North of South Mountain,
Distance from Shanghai – 1,180 km
Distance from Lhasa – 1,803 km
Finally the snow was gone, the roads in the Yangtze gorges region were open again and I was back out there. The trip began with a conversation in the town of Maoping, near the Three Gorges Dam, about the annual session of the National People’s Congress, then in progress in Beijing.
“Are you following it?” I asked the man with whom I was having dinner. He shook his head.
“It’s like the time of the emperors, in a way,” he said. “They get people from all parts of the country to come to the capital and report, and take back the message. But it doesn’t mean much.”
That led to a discussion of the power of the people to influence events in today’s China. This led me to tell him about the fascinating stand-off in Shanghai at the moment between the authorities and middle class apartment owners over the construction of an extension of the maglev rail line, which the apartment owners believe will erode the value of their real estate assets.
This problem of how to deal with people who have assets to protect is the next major challenge the Communist Party has to overcome, but my friend felt the middle class apartment owners would find some way of influencing events. He gave an interesting example from his own world:
“In about 1997, when construction of the Three Gorges Dam was in full swing, Maoping was full of workers and construction firms, and it was messy and there were karaoke bars, and gambling and prostitutes. It was pretty wild.
“The police chief of Yichang city (the main city to the east) for some reason suddenly decided to implement a crackdown. One day, he sent all his police and several dozen buses and raided all the brothels and karaoke bars and casinos and arrested everyone they could get their hands on.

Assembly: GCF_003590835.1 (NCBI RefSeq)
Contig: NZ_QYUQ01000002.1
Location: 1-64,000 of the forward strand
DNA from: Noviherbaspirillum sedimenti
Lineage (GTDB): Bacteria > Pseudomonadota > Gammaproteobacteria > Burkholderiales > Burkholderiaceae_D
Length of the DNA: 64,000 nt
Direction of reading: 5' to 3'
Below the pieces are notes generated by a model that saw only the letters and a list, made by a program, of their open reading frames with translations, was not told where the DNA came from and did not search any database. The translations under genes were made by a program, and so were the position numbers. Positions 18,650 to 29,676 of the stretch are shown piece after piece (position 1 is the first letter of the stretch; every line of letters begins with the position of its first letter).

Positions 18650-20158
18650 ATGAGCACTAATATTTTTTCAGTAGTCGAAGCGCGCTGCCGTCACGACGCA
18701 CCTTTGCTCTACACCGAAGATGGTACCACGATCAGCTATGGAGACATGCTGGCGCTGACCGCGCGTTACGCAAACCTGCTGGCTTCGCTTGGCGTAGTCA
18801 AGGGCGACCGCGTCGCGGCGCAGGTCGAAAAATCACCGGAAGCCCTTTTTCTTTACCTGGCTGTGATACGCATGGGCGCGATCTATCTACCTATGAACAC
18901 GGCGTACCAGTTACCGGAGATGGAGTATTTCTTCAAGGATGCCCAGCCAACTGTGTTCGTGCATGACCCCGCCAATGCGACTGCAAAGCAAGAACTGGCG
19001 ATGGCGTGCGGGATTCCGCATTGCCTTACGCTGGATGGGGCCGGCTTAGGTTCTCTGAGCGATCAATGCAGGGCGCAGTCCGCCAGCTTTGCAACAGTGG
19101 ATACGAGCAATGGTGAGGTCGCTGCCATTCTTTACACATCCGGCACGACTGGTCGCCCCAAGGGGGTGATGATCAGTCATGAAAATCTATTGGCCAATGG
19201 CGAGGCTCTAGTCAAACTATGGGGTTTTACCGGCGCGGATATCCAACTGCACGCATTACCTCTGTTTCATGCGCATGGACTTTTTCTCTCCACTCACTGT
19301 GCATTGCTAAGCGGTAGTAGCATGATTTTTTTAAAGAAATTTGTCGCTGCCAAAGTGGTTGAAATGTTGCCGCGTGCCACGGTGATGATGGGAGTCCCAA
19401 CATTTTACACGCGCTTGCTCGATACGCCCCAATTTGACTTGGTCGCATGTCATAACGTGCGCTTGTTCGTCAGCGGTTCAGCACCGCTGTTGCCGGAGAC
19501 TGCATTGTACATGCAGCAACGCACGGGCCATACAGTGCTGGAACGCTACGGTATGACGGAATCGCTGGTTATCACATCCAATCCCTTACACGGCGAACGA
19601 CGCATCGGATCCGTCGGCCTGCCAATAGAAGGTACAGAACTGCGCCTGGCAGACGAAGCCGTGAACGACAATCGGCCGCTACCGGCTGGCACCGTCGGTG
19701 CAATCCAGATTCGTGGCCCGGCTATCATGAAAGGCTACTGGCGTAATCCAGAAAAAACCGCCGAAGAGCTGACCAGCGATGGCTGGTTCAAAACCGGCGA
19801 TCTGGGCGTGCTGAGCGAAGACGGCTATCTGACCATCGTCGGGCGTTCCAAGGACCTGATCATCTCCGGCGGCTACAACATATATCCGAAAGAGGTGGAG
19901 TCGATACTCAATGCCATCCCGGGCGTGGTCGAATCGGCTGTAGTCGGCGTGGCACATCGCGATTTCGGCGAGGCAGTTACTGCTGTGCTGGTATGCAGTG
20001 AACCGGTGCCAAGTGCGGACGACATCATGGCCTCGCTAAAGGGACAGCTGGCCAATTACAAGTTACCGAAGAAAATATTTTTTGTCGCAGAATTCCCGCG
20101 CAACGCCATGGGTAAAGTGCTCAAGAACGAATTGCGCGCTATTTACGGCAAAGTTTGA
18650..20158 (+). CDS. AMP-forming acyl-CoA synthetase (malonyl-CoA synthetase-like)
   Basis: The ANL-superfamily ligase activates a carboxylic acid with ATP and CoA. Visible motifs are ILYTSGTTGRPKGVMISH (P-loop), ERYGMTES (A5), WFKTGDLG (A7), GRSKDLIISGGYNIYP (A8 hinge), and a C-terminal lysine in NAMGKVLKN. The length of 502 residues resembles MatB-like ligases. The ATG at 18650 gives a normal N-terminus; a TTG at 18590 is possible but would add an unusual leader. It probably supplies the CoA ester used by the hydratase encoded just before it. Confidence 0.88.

“Then, over the next few days, a huge sum of money was withdrawn from the local banks in the dam construction area – something like RMB500 million (US$70,500). The banks were just cleaned out of money, leaving the whole project unable to pay salaries.
“What happened was that many of the people caught up in the sweep were the bosses, or managers of private construction companies involved in the dam project. They just pulled all their money out of the banks all at once. There was nothing the authorities could do. Everyone was released unconditionally.”
The snow had completely disappeared, but the weather was still soggy. I was walking between the river towns of Badong and Wushan. But the valleys I was traveling through were several dozen kilometers to the north of the river because there is no road directly up through the gorges on this stretch.
I was walking north from Huofeng town, up a valley through one of the east-west mountain range ribs of the Gorges region. Then there was a choice of a road down into the east-west valley beyond, or a walk up the mountain and then west along the slopes at a higher elevation. I chose the mountain. It was a shorter distance as the phoenix flies, and far more scenic, but the road up the mountain doubled back time and again, rising from around 700 meters to 1,350 m within a distance of maybe half a kilometer. It probably meant a much greater walking distance in the end.
The most visible result of the biggest snowfalls in decades was row after row of shriveled tea bushes, killed by the sudden cold. There will be no tea harvest this year in many places, which presumably means higher tea prices.
In spite of the massacre of the vegetation, there was still a feeling of spring in the air. I passed a spinney of bamboo that was alive with the squealing of what sounded like thousands of tiny birds. The fields were bright green with young vegetables and the rapeseed plants that in a month or so will turn much of China into a yellow sea.
The road up the mountain was paved with concrete, which was a surprise after only dirt tracks since leaving Badong, and I walked up it to the 1,350 meter mark, then veered off west along a track that one driver I spoke to described as “possibly the worst road in Hubei.”